Location: Dude...., I'm right here
1,188 posts, read 753,839 times
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This showed up in my news feed a few days ago

https://billypenn.com/2019/08/01/ind...-council-seat/

Quote:
Seven third-party candidates filed to run for City Council — with an eye for the two at-large seats held by Republicans.

Quote:
Originally Posted by maf763 View Post
They actually don't have to be republicans. A third party or independent could capture those two seats.
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Old 08-04-2019, 10:40 PM
 
154 posts, read 113,029 times
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Speaking of City Council, I think it is interesting to note that Philadelphia had two city councils at one time. In 1796 the state legislature empowered the city to have a "Common Council" of twenty members and a "Select Council" of twelve members. By the early 1900s the two had grown to 149 members and 41 members respectively--the largest municipal legislature in the United States. Ostensibly to improve and modernize Philadelphia's government, the state legislature enacted a new City Charter in 1919 which combined the two councils into one and dropped the membership to 21. As noted, Council today has 17 members--seven "At Large" ("Select") council members and fourteen "District" ("Common") council members.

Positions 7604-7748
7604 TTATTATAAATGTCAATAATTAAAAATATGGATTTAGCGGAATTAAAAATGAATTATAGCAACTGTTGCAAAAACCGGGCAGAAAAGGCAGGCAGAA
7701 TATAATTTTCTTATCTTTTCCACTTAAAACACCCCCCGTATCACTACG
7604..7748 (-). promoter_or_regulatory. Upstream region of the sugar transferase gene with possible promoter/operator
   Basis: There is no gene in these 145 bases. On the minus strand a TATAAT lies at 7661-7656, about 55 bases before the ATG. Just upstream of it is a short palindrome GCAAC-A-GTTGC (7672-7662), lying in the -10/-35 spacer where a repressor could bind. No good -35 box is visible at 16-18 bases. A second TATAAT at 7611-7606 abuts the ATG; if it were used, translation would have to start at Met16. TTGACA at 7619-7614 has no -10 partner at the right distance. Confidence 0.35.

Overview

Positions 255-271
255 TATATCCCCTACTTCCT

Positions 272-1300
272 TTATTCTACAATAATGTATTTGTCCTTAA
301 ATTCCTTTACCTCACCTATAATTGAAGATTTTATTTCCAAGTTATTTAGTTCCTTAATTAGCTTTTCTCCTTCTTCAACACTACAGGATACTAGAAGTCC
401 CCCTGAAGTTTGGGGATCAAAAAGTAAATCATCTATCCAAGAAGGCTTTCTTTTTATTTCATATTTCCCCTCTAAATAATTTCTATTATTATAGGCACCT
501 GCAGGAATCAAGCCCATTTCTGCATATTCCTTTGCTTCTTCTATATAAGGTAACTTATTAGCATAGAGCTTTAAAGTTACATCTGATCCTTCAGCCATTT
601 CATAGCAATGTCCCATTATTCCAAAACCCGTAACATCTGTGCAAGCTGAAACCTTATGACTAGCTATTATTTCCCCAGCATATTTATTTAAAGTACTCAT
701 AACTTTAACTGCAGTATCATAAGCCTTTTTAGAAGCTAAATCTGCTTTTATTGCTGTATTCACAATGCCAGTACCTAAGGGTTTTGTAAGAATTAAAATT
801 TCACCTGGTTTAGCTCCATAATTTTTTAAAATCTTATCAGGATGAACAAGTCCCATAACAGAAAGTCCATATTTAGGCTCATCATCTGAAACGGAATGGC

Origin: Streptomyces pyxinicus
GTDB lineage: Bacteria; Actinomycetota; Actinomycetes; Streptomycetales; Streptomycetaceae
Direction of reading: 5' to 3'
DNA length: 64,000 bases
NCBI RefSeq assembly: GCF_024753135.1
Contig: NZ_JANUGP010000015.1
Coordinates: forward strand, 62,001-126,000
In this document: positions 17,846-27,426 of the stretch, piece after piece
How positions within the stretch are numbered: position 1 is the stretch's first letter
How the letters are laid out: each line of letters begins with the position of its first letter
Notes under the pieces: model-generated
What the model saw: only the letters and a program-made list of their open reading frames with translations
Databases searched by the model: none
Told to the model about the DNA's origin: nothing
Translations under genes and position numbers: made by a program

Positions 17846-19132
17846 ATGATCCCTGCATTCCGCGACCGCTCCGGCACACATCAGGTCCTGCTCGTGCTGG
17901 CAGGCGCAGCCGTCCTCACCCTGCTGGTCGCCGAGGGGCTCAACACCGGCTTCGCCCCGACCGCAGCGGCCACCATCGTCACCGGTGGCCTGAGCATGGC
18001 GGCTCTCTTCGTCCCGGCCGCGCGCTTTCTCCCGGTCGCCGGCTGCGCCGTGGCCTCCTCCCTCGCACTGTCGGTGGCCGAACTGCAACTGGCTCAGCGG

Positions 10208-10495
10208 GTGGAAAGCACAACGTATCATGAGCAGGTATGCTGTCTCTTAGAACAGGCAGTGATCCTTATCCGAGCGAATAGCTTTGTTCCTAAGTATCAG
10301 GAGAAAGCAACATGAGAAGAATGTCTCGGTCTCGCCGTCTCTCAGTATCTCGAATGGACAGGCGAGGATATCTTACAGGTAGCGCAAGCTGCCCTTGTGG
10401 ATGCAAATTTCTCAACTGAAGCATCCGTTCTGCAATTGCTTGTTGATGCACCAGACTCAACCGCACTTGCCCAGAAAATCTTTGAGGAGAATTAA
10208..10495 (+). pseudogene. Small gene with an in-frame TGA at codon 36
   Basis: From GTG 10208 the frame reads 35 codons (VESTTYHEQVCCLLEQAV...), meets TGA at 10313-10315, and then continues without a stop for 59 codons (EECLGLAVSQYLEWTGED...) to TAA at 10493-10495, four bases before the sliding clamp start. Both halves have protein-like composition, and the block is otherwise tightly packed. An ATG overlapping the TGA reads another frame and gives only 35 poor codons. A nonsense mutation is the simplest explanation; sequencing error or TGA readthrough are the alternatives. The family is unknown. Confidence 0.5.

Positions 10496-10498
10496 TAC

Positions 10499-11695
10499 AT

When touring City Hall note that floor plans for both the second and fourth floors (north side) could once accommodate two separate councils. Originally, Councils were to meet on the second floor with Conversation Hall as a grand meeting room for the two (today's Mayor's Reception Room would have functioned as a council chamber). A lack of office space on this floor caused the legislature to move up to the fourth floor where today's City Council meets (in the room originally designed for just the "Common Council"). The beautiful old "Select Council" chamber, in use until 1919, still exists (next room to the east).
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Old 08-04-2019, 11:50 PM
 
Location: Germantown, Philadelphia
5,551 posts, read 2,711,899 times
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Quote:
Originally Posted by kyb01 View Post
No, since it would take an age to implement. We just need better people in the current set up. There is going to be a write-in candidate wrt Darrell Clarke, btw.

And why is it always necessary for you to include KC(yeah, we know it's your hometown. Lol) within texts that don't need any reference to it at all. But, since you are so focused on MO, tell its former Senator Clarie McCaskill to quit trying to be an analyst on MSNBC since she's worthless at it.
It's part of my being! Kansas Citians take the place with them no matter where they live, or for that matter, even if they never live there again.

Pardon my digression, but this serves to illustrate:

I was walking down Walnut Street one summer day about three years ago, wearing a black T-shirt I have that reads "I (heart) KC" in big letters.

I passed by two women seated in front of one of the bars (or was it one of the cafés?), and as I passed, one of them called out to me, "You're from Kansas City?"